We have to remember that the attackers if given the choice between charging across ditches and then scrambling up a bank or smashing through a hand full of defenders on a causeway, then any sensible attacker will take the easy option, it would also be the most direct and quickest route into the settlement. “Inside every army is a crowd struggling to get out and the strongest fear with which every commander lives, stronger than the fear of defeat is that his army reverts to a crowd” John Keegan, 1993.
Yet the causeway could could be defended from three sides, the front of the causeway and the side of the bank. As we already know Neolithic used missile weapons. If you have missile weapons being used from three sides then you effectively get a triangulation of fire . This would also be in a confined area of space, which would only allow the attackers at the front to bear arms against the defending fighters.This in effect would create a killing ground on the causeways, the defenders could also release people from other causeways to flank the attackers from the rear as well. “The bow more than doubled the range of the spear, and since the arrow was smaller and easier to carry, it was possible to deliver a greater volume of fire against the enemy. When Neolithic man took position in a line and fired on command, he unleashed a powerful barrage of arrows.” Arthur Ferrill, 1985.
Bronze Age Settlement
Most of the housing in the Bronze age consisted of crude huts within a an area of ground, which was hallowed out. The walls would have been made out of a variety of materials, such as stone, or daub and wattle. Other huts were constructed with large upright timbers forming an inner circle covered with thatch roof resting on uprights and sloping down to the outer wall.
Upland area where the land and grazing was at a premium homesteads are often built on hillsides to maximise the land use. These are often called unenclosed platform settlements and were constructed by digging out a niche into the hillside, with the earth and stone removed and used to build a platform.
The hut circle would then be constructed on to the platform. In the Bronze age a more settled economy appears to have become the norm, due to the evidence of more huts and enclosure sites. Belle Tout in Sussex has two enclosures, which have evidence of several built structures. In Southern England there is evidence, which is associated Deveral Pottery, of settlements, which are enclosed rectangular banks and ditches surrounding circular huts.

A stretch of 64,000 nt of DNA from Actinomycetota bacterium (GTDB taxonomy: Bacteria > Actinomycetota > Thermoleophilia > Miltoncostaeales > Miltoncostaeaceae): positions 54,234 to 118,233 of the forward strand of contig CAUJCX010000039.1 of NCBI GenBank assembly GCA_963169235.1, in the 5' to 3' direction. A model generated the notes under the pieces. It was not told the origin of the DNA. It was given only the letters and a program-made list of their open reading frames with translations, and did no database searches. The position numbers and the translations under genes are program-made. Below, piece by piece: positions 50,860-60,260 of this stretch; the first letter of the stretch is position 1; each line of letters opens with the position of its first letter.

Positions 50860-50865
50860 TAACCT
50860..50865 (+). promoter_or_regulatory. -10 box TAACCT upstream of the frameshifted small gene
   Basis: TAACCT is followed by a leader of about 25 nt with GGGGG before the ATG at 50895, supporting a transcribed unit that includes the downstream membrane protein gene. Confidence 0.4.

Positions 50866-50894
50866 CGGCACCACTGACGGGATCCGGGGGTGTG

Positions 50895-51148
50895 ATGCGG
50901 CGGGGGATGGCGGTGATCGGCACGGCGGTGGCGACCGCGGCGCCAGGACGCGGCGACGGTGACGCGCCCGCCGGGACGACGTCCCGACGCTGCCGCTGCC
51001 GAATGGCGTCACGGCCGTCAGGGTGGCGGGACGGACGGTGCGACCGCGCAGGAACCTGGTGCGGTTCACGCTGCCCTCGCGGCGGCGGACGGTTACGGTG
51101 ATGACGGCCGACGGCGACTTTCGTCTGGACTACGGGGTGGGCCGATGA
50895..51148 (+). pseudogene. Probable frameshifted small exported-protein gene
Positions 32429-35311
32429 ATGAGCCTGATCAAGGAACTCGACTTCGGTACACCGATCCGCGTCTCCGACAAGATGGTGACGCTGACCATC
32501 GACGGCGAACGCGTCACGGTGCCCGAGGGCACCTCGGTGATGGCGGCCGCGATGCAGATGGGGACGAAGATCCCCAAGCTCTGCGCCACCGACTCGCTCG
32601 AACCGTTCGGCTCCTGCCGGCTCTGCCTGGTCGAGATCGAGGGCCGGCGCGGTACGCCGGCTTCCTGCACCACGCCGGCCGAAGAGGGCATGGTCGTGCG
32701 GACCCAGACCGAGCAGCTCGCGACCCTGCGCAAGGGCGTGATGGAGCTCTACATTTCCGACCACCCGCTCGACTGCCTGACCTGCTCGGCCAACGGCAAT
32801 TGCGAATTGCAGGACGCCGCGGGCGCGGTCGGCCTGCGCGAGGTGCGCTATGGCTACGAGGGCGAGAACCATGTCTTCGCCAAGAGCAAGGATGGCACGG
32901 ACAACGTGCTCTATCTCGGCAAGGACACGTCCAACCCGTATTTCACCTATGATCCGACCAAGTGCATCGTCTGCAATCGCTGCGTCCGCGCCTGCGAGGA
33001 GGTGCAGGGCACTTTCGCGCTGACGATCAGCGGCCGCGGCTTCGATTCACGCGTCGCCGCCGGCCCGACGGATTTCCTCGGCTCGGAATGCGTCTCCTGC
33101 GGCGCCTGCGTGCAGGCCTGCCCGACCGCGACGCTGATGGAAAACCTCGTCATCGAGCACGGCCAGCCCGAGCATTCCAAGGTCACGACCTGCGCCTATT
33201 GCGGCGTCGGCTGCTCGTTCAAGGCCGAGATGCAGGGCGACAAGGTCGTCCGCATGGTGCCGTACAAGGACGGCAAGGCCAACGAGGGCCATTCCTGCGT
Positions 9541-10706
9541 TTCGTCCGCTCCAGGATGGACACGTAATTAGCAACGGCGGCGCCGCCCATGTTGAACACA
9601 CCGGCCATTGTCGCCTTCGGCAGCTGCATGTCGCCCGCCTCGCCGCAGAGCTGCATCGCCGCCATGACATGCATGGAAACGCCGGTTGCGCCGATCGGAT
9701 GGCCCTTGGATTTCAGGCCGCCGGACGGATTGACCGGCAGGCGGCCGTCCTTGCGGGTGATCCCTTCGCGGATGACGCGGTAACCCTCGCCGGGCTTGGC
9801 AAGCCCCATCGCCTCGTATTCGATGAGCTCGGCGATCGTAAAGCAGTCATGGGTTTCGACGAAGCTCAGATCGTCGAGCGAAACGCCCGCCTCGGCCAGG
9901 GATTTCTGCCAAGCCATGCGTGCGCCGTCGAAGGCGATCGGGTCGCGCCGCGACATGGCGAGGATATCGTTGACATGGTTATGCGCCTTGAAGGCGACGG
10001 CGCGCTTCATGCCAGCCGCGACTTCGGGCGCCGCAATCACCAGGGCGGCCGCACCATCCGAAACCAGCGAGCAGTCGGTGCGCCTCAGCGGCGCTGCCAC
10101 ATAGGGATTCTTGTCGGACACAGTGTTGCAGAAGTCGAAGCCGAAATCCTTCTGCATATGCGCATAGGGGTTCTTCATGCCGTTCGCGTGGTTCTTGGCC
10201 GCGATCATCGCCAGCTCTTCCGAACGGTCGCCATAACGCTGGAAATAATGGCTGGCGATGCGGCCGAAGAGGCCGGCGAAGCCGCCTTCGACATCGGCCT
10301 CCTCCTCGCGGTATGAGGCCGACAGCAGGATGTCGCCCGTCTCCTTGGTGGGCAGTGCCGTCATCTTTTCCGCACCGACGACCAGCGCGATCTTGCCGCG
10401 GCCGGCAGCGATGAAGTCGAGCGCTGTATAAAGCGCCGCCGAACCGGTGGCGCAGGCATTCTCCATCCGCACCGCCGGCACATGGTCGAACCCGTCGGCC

On Dartmoor there are enclosures known as Pounds, which consist of stone walls, which enclose a series of huts. these would have been thatched with a ring of inner posts, with stone outer walls. Where there are no entrances it is believed that these sites were for defence, though not against human but animal predators.
Through Archaeological evidence, it suggests that on some sites the walls were built after the huts. None of the sites are exactly the same, for instance some sites consist of an enclosed settlement with several huts inside, because others consist hut circles with and without the the enclosing walls. Whereas others consist of scattered enclosed walls with 1 or 2 huts inside and several freestanding huts outside the walls. this suggests that most of these sites have expanded over a period.
In the later part of the Bronze age we start to see the emergence of mini hill forts. these were made up of a large hut, which was surrounded by a large bank and inner and outer ditches. there is a strong growing belief that Hill Forts were in use before the Iron Age. These sites would have possibly consisted of palisades and ditches, surrounding huts and pits, similar to sites like Mam Tor in Derbyshire.
Excavation in 1959 of the Iron Age hill fort revealed remnants of a late Bronze Age huts, 2 hearths and cooking pits. one hut seemed to be built on the side of another, with a range of post-holes and 2 different floor levels. Thus, suggesting long term use of the site. All of the pottery finds were dated to the late Bronze Age and were from 2 different huts.
The hill fort is believed to have been built during the first invasions and is considered that was after the Bronze age settlement was destroyed. Though it is possible that the Bronze age settlers destroyed the site and built the Hill Fort to protect what they already had. As the site shows there is no evidence of it being destroyed by violent means. It is possible they developed their own existing settlement because of the social changes happening around them.